“I’d do anything s’long as ya just get me out of the city and this scum house.”
Tom laughed heartily.
“I’ve got to agree with you there, about the city. C’mon, kid, your number’s up.”
Mitch liked his new home, an open farmhouse in the Snowy Mountains. Even if the constant temperature was considerably colder than his northern home, it was perfect. How Mitch was so lucky he would never know?
He wrote his Gamma in Brazil:
“The whole house is wood, not just shop wood either, Mr. Jaack and his four sons built everything by hand. They all work their own businesses and Mr. Jaack Sr., my foster dad, runs a small stock horse farm so they’re hugely rich. It’s just like a movie here.
Mum would have loved it, but she would have frozen. Apparently, it snows here too.
I’m to be home-schooled, again, by Becky. Her husband, Craig, one of the Jaack sons, is teaching me martial arts. I was woken up at 5:30 am for my first lesson. They tell me that that is the schedule every morning, rain, snow, or shine. They are really tough, especially Tom, my foster dad. If he weren’t so kindhearted, he’d be an ogre.
I like it here.
Oh, yeah, I’m to learn how to use a computer, too. I played some games these last days and they say I’m pretty good, but that’s just the way they talk. They say everyone is good at anything, if you practice hard enough.
Maybe I’ll see you again, someday, Gamma. Bye.”
Gash was tired but excited when he entered his new home. There was a calm, almost clear blue glow all around him.
The castle was the most beautiful place he had ever been in. He didn’t think it was beautiful for the majesty of the carved walls, the delicate balance of jungle courtyard and manicured gardens, or the clear-river-roof that ran overhead. No, Gash was enamored by the quiet Underland solitude.
There were only two Kobolds to keep him company, and they wouldn’t talk often. This is the place where Gash would have his peace.
The aged Kobold spoke in a rusty voice,
“There is a rich market in Latoona, only ten miles straight shot from here. And if you like, the dragons are helpful if you respect them.”
Both Kobolds then bowed and left.
Dragon compounds could be useful in chemistry, Gash knew. Their potency was beyond any other known source and had not been explored much.
Truly, did the creatures still live, or was the liquid called Dragon Tears simply a rich mineral water?
“Many hours, many minutes: all will be told when time will tell.”
Gash pondered to himself, out loud as he began to set up his laboratory. There would be time to see the rest of the place later.
Who could resist either of the Dijex sisters? The whole village loved Tanya and Holly.
There was a faithful agreement between Salla, Hal, and the villagers: they all chose to forget which of the girls had lost her parents in the bombing.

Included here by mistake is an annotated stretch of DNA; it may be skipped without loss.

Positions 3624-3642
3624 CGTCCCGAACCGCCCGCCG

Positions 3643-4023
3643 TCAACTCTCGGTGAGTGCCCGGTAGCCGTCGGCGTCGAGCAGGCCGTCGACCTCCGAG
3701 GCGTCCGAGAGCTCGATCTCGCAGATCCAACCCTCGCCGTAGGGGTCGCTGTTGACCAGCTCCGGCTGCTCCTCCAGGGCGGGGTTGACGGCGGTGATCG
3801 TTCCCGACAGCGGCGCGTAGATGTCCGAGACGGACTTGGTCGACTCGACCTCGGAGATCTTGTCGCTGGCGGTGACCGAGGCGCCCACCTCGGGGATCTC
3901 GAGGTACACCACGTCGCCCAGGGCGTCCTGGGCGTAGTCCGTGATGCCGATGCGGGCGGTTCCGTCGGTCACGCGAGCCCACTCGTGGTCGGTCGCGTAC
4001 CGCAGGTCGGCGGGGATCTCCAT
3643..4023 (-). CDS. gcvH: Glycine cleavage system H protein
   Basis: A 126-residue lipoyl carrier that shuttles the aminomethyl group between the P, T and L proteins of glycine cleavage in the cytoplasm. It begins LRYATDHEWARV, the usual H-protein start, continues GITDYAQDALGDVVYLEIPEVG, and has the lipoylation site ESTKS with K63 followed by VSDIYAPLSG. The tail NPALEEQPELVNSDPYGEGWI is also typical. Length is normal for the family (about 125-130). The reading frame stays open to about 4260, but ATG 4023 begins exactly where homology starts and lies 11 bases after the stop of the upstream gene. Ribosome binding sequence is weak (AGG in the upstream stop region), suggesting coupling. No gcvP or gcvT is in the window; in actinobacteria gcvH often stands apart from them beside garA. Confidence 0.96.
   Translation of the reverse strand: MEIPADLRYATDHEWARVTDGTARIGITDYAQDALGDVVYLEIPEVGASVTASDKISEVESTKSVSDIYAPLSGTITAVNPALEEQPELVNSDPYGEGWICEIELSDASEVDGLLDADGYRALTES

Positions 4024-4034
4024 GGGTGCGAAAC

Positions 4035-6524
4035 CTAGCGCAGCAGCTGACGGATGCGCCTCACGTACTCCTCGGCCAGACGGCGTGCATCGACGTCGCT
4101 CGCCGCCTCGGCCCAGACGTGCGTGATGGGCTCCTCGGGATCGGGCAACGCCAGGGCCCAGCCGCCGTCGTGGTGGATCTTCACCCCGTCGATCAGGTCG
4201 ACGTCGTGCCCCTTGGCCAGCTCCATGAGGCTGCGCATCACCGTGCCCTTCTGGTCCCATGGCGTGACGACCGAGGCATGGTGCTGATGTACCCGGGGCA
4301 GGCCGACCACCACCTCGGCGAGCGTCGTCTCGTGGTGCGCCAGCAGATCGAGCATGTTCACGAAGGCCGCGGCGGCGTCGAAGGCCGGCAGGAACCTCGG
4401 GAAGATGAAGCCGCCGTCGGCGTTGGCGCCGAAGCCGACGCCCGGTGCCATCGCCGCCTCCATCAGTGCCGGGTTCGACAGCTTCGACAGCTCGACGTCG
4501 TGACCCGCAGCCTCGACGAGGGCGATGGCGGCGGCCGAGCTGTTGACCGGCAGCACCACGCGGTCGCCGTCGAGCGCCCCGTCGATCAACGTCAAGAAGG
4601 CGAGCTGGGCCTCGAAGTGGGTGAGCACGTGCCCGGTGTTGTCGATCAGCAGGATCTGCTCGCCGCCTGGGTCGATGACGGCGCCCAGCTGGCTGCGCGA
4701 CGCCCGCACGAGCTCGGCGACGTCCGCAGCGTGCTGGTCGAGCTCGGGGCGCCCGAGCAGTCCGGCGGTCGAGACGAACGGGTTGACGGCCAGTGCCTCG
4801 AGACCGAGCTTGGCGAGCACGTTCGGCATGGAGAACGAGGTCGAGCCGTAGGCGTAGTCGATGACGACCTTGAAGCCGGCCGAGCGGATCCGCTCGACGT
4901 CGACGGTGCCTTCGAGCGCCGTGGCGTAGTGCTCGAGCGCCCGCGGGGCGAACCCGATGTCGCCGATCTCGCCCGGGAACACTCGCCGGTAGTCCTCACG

Now, seven years later, here was Holly with her rich brown hair shining as bright as her dark eyes. She had begun questioning everything when she was three years of age and never stopped.
Yet today, something was not quite right.
“I tell you that chemistry is a fine art, little one.” Karenina, the primary teacher for the village, tapped Holly’s head, reminding her to pay attention on this field trip to the Main Street Market. “It would do you well to attend to your studies.”
“But I want to go to that pagoda and see the garden.” Holly pulled at her teacher’s arm.
“It is not like you, Holly, to fuss like this. Now, stop and listen to the Potions Master.”
Holly dropped her head and peaked out from under her hair at Tanya.
Her sister was standing right up against the counter behind the Potions Master. He scooted her away as soon as he realized how close she was to his wares. But was too distracted by all the eager young students to observe her too closely.
The sisters exchanged a serious nod.
When school was let out, the girls ran home to play.
“Can we take our tea set out, Mema?”
“Just be home for early dinner,” Salla instructed. “I want to get to the memorial service on time.”
Tonight was the anniversary of the Market bombing, and a service was to be held at the top of the crater to pay respects to those lost. The cause of the bombing would also be discussed. No one knew the answer, but all the rumors would come out again.
The villagers spent too much time on the horrors of the past. There was still so much fear surrounding the attack that no recovery plan was set in action.
Occasionally, a youngster would suggest they rebuild the resort and restart the plan for a Trevel vacation venue in the heart of the Amazon Jungle. But the elders would ominously warn them that a royal life had nearly been taken. The royal family would set a curse upon any who tried to rebuild over that sacred spot.
Holly gathered the teapot and two teacups from their play set while Tanya tugged at a blanket in the closet. They hugged each other solemnly and walked out the back door.
It took a lot of slithering and sliding to reach the bottom of the crater, but once they did, the ground was solid. Surprisingly, no water gathered here, even after the recent rains. It was dry, cracked, and hot.
The girls set up their blanket and tea set right in the center. Tanya pulled a small, red crystal bottle from her pocket and set it next to the teapot. It was delicately labeled,
“Liquide Compound: Tears, of the Dragon.”
She whispered conspiratorially,
“I’ve never stolen anything before.”
“I know. I’ve felt sick all afternoon.” Holly rubbed her tummy.
“Let’s just do this.” Tanya poured the clear, thick liquid into the pot.
“Let me stir the dragon tears; you sing.” Holly swirled the teapot around and around.
Tanya sang gently,
“A dragon tear for you,
A dragon tear for me,
Will you ever see-
Dragons come to tea?
The song will rise above
The new song down below,
See the dragon come,
See the dragon go.”
The girls paused a moment to let the atmosphere build, then Holly poured into Tanya’s bright little sunflower teacup, and Tanya poured into Holly’s. Together they raised the cups high and chanted,
“As much as the parents who live are ours, so also the parents who died are ours, and together we vow to destroy the one that took their life from us.”
As the friend-sisters lie there unconscious, overwhelmed by the potency of the liquid that passes through their young bodies, a rumor is whispered above them.
Some said the Market bomb wasn’t just an attempt to kill Prince Hadigan. They said it was also a plot to destroy the vacation resort that was being built. Someone didn’t want Latoona to benefit from the money it would bring. Perhaps, someone wanted to divert that money elsewhere?
Some also believed that the prince had laughed at the tragedy.